According to the Market intelligence agency Mintel, while brand awareness rises to the top of factors driving purchase among overall beer drinkers, craft beer drinkers are more discerning and most likely to say that beer style, such as an IPA or stout , is important in product selection. 23% of respondents drink craft beer, with craft consumption highest among those between the ages of 25-34.
Mintel Food and Drink Analyst, Beth Bloom, notes that “… this focus on style and flavor is a major element that differentiates a craft beer drinker from the rest.” Among the top factors that craft beer drinkers consider when making a beer selection are style (51%) and full-bodied flavor (44%).
While the stereotype of craft beer drinkers is that they are more particular about the beverage products they choose, the research shows they are by no means exclusive in their beer drinking. 83% of craft beer drinkers also drink non-craft. What's more, US craft drinkers are more likely (49%) to associate craft beer consumption with casual events than formal events, perfect for celebrating St. Patrick’s Day for a few rounds with friends.
Bloom estimates sales of craft beer (including craft-style offerings) reached $20 billion in 2014, doubling sales just five years prior, and the category is forecasted to reach $36.3 billion by 2019. The steady growth of the category is due, in part, to the 55% of respondents who report that they are willing to spend more for craft beer than non-craft.
15% of those surveyed are influenced to try a new beer when they see people who are similar to themselves drinking it, and 44% of craft beer drinkers say it is a source of pride to try as many different kinds of beer as they can, says the report. The majority of beer drinkers age 22-34 say the brand and style of beer you drink says a lot about you, showcasing the value this group places on image. Furthermore, craft beer drinkers overall are more likely than those who drink non-craft to say they are knowledgeable about beer, and 53% like to share their knowledge of beer with others.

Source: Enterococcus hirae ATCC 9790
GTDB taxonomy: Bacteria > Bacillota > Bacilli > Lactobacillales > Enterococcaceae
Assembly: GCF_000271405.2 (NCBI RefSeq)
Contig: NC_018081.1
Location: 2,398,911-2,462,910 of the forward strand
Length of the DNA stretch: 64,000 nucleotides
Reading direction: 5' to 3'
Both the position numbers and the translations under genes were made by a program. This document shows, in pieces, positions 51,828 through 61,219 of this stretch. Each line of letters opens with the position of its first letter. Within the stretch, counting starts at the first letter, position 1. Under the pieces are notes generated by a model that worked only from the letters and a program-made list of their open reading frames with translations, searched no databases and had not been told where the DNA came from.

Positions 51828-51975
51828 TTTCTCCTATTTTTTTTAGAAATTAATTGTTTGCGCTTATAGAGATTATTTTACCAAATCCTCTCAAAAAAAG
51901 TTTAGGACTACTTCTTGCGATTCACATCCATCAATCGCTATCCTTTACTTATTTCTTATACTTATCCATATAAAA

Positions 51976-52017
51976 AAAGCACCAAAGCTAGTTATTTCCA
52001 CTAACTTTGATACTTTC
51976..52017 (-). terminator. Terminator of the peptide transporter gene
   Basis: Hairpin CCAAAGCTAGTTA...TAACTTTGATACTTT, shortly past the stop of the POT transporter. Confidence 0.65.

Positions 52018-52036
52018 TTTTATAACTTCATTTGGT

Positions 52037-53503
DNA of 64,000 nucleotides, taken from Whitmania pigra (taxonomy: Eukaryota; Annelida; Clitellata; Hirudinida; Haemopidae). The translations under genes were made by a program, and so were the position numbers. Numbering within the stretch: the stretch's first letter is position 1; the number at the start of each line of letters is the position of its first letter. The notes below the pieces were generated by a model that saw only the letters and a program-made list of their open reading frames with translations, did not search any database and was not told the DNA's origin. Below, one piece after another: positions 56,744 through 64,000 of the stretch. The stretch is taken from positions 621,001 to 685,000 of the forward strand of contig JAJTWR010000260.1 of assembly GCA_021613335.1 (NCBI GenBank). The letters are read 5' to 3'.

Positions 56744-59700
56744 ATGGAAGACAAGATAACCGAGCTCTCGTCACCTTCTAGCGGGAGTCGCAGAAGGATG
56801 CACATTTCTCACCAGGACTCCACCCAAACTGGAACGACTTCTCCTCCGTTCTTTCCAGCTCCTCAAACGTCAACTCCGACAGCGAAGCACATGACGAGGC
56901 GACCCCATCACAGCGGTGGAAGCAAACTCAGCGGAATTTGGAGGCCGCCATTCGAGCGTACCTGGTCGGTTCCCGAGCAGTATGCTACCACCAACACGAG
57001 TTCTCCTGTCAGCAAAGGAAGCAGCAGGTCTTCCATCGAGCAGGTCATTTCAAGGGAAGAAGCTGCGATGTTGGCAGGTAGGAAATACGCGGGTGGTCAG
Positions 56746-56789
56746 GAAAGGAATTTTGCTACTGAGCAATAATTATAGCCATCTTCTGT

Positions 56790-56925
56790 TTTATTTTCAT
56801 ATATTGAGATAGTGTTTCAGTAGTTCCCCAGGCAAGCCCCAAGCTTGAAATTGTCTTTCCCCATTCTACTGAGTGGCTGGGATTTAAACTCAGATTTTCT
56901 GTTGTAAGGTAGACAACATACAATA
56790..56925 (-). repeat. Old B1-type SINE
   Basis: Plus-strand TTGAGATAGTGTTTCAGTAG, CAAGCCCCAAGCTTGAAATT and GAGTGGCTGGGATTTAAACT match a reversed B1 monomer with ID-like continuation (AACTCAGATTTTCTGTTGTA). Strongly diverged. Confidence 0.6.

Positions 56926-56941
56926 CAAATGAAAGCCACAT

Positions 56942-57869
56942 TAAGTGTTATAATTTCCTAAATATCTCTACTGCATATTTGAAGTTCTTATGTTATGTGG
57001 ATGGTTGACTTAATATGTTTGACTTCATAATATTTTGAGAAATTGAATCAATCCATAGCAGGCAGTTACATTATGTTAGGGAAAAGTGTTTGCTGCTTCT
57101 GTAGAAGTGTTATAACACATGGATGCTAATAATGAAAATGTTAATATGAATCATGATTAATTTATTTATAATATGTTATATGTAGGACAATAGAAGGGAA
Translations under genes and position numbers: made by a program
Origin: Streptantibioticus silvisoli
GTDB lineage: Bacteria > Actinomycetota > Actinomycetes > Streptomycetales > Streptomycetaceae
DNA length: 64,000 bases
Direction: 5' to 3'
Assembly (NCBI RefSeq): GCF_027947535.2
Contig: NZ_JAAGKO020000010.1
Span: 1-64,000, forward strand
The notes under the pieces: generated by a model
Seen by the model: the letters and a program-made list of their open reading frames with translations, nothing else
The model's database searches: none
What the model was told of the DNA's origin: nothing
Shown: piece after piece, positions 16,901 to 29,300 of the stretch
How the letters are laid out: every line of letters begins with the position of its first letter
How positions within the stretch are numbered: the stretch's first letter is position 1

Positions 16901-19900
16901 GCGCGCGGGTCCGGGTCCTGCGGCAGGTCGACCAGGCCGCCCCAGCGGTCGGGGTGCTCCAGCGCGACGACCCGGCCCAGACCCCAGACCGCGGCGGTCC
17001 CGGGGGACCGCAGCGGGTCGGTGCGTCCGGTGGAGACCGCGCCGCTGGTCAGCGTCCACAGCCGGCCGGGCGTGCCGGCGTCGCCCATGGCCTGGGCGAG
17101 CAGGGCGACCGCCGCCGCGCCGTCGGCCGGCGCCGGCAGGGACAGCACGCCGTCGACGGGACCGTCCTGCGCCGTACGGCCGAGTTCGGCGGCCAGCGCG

However, women who drink beer are significantly less likely than their male counterparts to consider themselves knowledgeable about beer, finds the study. Just 17% of US women drink craft beer, compared to 29% of men. That said, craft beer has found a sweet spot with 25-34 year olds where consumption is highest at 29%. Younger US consumers age 22-24 prefer domestic beer at 46%.
“… new drinkers may take a couple of years to become interested in craft beer, said Bloom. “… the craft nature of the category is evident in the fact that drinkers of craft offerings are significantly less likely than drinkers of regular domestic beer to say the purpose of drinking is to get drunk…”
The study data showcases the importance of food pairing to the category. 47% drink craft beer with a meal. Recent research from Experian Marketing Services shows 25% of foodies drink microbrewed offerings vs. 14% of consumers looking for cheap and easy food options. Bloom further notes that “… a number of craft beers include suggested food pairings on their packaging or in their product descriptions… strengthens perceptions that craft beers are meant to be appreciated and savored…”
For more information about the study from Mintel, please visit here. Here’s to ya.